Sandakan-born Brian Khoo shines with his whimsy-meets-glamour designs

The designer specialises in red carpet looks and made-to-order gowns.

The 33-year-old Khoo takes inspiration from the dernier cri of course (Photo: SooPhye)

There’s no denying the thrill derived from dressing up for a big-ticket occasion. After what seemed like an eternity encased in athleisure and ensconced at home, the jubilation at being allowed to shake one’s tail feather is a privilege not to be taken lightly anymore. Spending almost three years without primping or preening is alien for most of us, to say the least. Now that the tattered tees and jogger pants have been relegated once again to where they belong (in the pyjama zone of the cupboard), allow yourself to finally indulge in a spot of escapism and fantasy as cotton and flannel — finally — give way to organza and feathers.

The post-pandemic era — the new Roaring 20s, some call it — has propelled occasion wear back to the forefront of style. Also, as fashion continues to polarise, what with the high street and e-commerce giants becoming more mass market than ever, and the price of couture continuing to skyrocket, a new microcosm of designers who offer value and the undeniable appeal of made-to-order are stepping in to serve as a bridge between the two worlds.


Khoo specialises in wedding gowns (Photo: Brian Khoo)

Demi-couture is broadly defined as expertly crafted clothes that are made to order using fine, but not exorbitant, materials and workmanship. Even greater growth is predicted as the market increasingly veers towards slower fashion, a more conscious approach to individual style and dressing, and making a bolder personal statement through clothes.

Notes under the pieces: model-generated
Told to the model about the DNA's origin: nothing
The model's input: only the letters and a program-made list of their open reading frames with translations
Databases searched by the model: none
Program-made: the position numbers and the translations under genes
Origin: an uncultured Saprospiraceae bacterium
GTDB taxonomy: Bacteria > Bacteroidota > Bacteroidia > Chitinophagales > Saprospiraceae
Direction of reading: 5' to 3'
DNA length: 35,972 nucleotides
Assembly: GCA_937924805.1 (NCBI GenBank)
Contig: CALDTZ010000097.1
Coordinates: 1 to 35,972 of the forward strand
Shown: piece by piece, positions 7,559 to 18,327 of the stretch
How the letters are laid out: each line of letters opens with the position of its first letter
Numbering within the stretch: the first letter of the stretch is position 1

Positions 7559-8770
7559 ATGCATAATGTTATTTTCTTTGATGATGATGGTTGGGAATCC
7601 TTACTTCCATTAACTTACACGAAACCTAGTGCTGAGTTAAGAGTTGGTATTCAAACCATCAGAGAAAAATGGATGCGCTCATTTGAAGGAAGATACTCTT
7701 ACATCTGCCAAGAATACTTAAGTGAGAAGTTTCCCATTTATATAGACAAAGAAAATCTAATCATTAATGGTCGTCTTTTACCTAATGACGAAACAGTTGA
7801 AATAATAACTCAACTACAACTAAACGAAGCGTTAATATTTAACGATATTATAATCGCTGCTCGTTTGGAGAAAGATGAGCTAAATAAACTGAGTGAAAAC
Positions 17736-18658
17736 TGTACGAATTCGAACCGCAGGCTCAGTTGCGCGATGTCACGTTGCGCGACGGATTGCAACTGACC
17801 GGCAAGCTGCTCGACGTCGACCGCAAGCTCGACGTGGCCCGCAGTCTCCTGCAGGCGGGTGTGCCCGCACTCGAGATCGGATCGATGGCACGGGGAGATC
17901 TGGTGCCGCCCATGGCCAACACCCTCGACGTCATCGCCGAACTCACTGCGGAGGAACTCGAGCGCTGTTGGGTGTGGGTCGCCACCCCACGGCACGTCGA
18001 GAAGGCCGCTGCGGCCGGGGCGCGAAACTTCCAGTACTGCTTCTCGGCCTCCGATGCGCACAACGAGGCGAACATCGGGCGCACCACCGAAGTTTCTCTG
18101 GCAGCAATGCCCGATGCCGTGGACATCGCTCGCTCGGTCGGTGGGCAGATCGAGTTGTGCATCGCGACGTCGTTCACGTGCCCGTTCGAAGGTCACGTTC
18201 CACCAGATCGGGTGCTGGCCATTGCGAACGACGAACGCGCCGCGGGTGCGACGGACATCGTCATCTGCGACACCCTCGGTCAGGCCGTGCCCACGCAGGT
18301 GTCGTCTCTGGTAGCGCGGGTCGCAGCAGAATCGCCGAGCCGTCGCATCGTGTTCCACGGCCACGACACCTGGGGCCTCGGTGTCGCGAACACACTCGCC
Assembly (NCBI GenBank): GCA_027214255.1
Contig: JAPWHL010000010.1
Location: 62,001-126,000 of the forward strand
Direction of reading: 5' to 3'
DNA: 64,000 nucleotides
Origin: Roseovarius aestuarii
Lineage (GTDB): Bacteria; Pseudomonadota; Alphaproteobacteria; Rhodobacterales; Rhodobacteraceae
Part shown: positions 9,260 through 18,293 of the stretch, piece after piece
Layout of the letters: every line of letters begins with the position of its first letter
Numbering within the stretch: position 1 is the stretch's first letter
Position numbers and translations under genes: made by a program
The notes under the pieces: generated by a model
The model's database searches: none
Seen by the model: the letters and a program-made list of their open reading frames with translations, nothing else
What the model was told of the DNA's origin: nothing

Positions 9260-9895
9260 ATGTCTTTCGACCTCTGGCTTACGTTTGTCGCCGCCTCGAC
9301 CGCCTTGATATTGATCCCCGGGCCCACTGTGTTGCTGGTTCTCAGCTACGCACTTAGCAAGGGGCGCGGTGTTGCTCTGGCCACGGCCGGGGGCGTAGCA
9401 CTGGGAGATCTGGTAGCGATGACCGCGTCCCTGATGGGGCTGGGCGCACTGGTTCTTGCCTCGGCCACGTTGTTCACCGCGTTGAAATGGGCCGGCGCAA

In Malaysia, one of the go-to names is undeniably Brian Khoo. The Sandakan-born designer, 33, takes inspiration from the dernier cri of course, but also infuses each creation with his signature sense of dramatic whimsy. Malaysians would remember two of his most statement-making gowns, both as different as can be, but attention-arresting always. The first was the national costume he created for Miss Malaysia/Universe 2017 Samantha Katie James, a quirky “Nasi Lemak” creation that took over 400 hours to make and featured ivory silk (depicting the coconut rice), red crystals for the sambal and replete with banana leaf “wings”. Less wacky and infinitely more beautiful according to traditional evening wear codes was a bold orange corseted gown commissioned by entrepreneur and local style icon Marion Caunter, who wore it to Tatler Ball 2019. “These two are definitely my most memorable creations so far,” Khoo agrees.


The "Nasi Lemak" dress that took over 400 hours to make (Photo: Miss Malaysia/Universe 2017)

The Brian Khoo woman is someone strong and empowered. “She is her own boss,” he says, adding that it was his mother who inspired his creative journey. “Credit must go to her for getting me interested in fashion. As a child, I remember watching mum dress up, buy fabric to make clothes for us both … It was she who taught me sewing from the age of six. So it surprised her when she found out I displayed the same keenness to sew, design and create.”

The young Khoo soon discovered children can be cruel, though. He was bullied in college for daring to display an interest — and ambition — in fashion. “My classmates saw me as different and, therefore, an easy target to pick on. But I persevered and continued to embrace fashion. I expressed myself — my thoughts, vision and opinions — through what I wore. Also,” he adds philosophically, “things happen for a reason and I suppose it got me to where I am now.”